This Vitamin Could Enhance Immunity During COVID

It’s not even a vitamin.

Posted Aug 13, 2020

The COVID-19 pandemic has us all concerned about enhancing our immunity and resilience, as we also manage the stress and even trauma of these events. Understanding how stress and trauma affect our health and immunity informs preventative actions we can undertake. 

A just-published retrospective scientific study found that people with very low Vitamin D levels had a much higher risk of contracting COVID-19 (Meltzer et al, 2020). Supplementing with Vitamin D as a protective measure is inexpensive and may be especially important for older people, African Americans, Hispanics, and people living in northern climates who are especially subject to a deficiency (Cashman, K.D. 2020).

Throughout the pandemic, both first responders and the general public have experienced high levels of stress and trauma. Dr. Holick at Boston University School of Medicine suggests that the maintenance of sufficient serum levels of Vitamin D is essential to enhance immunity (Charoenngam, N.; Holick, M.F., 2020).  Actually, what we call Vitamin D is not a true vitamin. Rather, it is a neurohormone synthesized by cholesterol in the body and via exposure to sunlight on the skin. In addition to supplements, the major sources of vitamin D are fatty fish, animal liver, fish oils, and egg yolks (Bivona, G., Agnello, L., and Ciaccio, M., 2018). Therefore, vegetarians and vegans are vulnerable to deficiency.

The best lab measure to determine Vitamin D deficiency is a serum, 25-hydroxy vitamin D, a blood test that can be requested as part of an annual blood test. 

It is also important to understand that while acute stress can enhance immune function, chronic stress suppresses it (McEwen, 2000). Chronic stress produces cardiovascular reactivity, immunologic, and endocrinologic alterations (Kiecolt-Glaser, Malarkey, Cacioppo, and Glaser, 1994). It can also negatively affect functional and structural changes in the brain and increase immune activation in patients with PTSD (McEwen, 2000). For example, it is well known that stress can trigger autoimmune diseases such as rheumatoid arthritis and that people with PTSD are at higher risk for autoimmune function (Boscarino, 2004). 

 Luiza Braun/Unsplash
Source: Luiza Braun/Unsplash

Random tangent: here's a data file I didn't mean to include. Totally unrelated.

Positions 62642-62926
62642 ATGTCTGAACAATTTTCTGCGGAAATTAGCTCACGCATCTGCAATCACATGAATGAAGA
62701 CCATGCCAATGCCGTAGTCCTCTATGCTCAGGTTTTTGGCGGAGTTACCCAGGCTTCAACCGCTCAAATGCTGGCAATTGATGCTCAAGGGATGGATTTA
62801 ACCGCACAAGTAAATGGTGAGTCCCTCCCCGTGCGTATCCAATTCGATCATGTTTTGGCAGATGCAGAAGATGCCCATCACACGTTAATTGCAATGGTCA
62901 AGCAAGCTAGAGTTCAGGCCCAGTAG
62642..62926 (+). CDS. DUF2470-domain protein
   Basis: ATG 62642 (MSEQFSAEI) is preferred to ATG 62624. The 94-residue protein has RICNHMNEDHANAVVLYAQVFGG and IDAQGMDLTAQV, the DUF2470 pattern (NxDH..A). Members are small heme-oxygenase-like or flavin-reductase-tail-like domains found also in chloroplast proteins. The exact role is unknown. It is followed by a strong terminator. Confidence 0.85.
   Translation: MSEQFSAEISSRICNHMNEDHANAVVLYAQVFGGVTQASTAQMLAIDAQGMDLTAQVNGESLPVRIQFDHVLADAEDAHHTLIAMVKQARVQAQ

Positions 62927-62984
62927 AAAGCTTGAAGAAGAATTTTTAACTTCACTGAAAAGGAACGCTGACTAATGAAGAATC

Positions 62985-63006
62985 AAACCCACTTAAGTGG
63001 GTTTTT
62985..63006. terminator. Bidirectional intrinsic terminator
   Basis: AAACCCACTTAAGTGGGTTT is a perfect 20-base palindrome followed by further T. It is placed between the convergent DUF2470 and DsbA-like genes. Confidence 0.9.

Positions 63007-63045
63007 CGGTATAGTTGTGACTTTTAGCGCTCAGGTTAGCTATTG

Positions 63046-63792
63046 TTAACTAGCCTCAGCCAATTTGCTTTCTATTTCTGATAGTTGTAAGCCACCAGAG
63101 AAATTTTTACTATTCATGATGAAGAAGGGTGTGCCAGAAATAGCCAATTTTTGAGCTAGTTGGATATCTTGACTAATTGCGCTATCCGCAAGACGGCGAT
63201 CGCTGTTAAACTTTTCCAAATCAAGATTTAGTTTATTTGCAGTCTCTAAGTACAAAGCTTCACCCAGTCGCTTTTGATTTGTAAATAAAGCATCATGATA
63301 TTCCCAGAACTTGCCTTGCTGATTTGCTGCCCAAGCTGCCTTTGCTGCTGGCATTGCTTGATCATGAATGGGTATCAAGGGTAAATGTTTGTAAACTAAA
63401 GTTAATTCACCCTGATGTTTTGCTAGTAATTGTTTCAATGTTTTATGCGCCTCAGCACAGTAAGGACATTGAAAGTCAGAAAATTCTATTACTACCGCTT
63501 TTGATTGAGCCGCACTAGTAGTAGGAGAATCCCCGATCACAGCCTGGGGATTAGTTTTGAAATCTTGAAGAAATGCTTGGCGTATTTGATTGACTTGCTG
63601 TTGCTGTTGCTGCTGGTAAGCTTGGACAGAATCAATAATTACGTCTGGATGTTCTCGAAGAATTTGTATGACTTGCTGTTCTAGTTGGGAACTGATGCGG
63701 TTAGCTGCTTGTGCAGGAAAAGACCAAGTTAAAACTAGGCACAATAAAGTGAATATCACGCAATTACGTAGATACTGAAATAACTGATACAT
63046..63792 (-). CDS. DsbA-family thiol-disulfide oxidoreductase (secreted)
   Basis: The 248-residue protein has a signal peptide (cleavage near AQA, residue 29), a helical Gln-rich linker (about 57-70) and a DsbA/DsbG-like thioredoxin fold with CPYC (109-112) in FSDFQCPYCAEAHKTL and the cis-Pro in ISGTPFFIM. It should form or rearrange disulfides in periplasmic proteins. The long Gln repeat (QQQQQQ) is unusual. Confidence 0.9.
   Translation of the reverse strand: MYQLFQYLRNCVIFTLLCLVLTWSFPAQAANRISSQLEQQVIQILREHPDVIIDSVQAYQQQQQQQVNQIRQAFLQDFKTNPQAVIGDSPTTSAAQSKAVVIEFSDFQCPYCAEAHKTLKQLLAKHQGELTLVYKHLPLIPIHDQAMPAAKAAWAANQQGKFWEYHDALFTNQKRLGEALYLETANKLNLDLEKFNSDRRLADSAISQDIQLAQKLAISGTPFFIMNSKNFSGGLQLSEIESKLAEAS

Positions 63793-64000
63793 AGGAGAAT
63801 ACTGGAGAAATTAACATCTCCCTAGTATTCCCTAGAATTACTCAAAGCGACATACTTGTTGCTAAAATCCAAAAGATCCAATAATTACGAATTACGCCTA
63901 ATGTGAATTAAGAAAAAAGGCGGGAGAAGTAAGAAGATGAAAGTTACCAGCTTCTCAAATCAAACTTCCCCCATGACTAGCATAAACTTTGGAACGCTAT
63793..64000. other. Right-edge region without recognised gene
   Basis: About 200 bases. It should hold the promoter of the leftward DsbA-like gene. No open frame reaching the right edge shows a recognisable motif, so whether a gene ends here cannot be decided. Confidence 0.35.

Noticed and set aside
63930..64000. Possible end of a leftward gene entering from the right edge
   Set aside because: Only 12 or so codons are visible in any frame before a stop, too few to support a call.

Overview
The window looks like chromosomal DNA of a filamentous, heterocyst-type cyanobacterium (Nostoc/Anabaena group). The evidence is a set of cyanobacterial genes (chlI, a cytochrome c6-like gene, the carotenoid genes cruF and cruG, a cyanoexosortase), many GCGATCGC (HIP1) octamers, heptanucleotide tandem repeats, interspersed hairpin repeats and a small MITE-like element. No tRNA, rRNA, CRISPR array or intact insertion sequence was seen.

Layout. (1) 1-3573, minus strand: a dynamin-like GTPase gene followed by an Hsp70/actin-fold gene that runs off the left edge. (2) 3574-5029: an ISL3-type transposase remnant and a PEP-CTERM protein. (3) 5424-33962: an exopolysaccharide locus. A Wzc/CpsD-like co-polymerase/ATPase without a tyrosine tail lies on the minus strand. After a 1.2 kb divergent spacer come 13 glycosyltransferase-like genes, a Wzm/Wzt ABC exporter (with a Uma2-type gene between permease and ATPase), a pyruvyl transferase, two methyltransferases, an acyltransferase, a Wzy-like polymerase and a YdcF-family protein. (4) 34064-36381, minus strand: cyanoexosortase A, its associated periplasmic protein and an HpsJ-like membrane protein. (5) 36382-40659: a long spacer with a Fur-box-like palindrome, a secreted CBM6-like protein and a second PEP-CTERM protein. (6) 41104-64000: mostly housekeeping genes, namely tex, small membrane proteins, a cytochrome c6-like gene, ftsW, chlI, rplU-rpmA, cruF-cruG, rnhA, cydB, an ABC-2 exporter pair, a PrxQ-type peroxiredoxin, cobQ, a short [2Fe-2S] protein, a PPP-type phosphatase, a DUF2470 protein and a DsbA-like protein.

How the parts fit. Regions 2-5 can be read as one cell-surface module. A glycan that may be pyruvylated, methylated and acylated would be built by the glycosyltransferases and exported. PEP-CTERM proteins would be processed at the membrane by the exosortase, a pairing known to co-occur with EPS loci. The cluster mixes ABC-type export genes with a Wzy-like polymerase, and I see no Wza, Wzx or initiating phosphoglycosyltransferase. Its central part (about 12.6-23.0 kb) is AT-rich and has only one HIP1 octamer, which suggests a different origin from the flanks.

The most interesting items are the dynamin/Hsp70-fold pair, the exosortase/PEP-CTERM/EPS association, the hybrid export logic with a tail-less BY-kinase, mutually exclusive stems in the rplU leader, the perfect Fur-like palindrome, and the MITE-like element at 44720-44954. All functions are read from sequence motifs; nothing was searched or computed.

In these cases, the body’s immune system becomes hyperreactive, reflecting another level of systemic overreaction to perceived threat after the traumatic events have passed. People with PTSD have increased levels of inflammatory markers and increased reactivity to antigen skin tests (Pace and Heim, 2011). Thus managing stress during COVID-19 by using a range of interventions, including diet, exercise, and mindfulness, along with plenty of sleep, all provide important pathways to boost immunity. 

Learn more about immunity in times of COVID through my free course, Nutritional and Integrative Tips During COVID-19


Bivona, G., Agnello, L., & Ciaccio, M., The immunological implication of the new vitamin D metabolism. Central-European journal of immunology, 43(3), 331–334.

Boscarino, J. A. (2004). Posttraumatic stress disorder and physical illness: Results from clinical and epidemiologic studies. Annals of the New York Academy of Sciences, 1032, 141–153.

Cashman, K.D. Vitamin D Deficiency: Defining, Prevalence, Causes, and Strategies of Addressing. Calcif Tissue Int 106, 14–29 (2020).

Charoenngam, N.; Holick, M.F. Immunologic Effects of Vitamin D on Human Health and Disease. Nutrients 2020, 12, 2097.

David O Meltzer, Thomas J Best, Hui Zhang, Tamara Vokes, Vineet Arora, Julian Solway med Rxiv 2020.05.08.20095893; doi:

Kiecolt-Glaser, J. K., Malarkey, W. B., Cacioppo, J. T., & Glaser, R. (1994). Stressful personal relationships: Immune and endocrine function. In R. Glaser & J. K.Kiecolt-Glaser (Eds.), Handbook of human stress and immunity (pp. 321–339). SanDiego, CA: Academic Press.

McEwen, B. S. (2000). The neurobiology of stress: From serendipity to clinical relevance. Brain Research, 886(1–2), 172–18. 

Pace, T. W., & Heim, C. M. (2011). A short review on the psychoneuroimmunology of posttraumatic stress disorder: From risk factors to medical comorbidities.Brain Behavior and Immunity, 25(1), 6–13.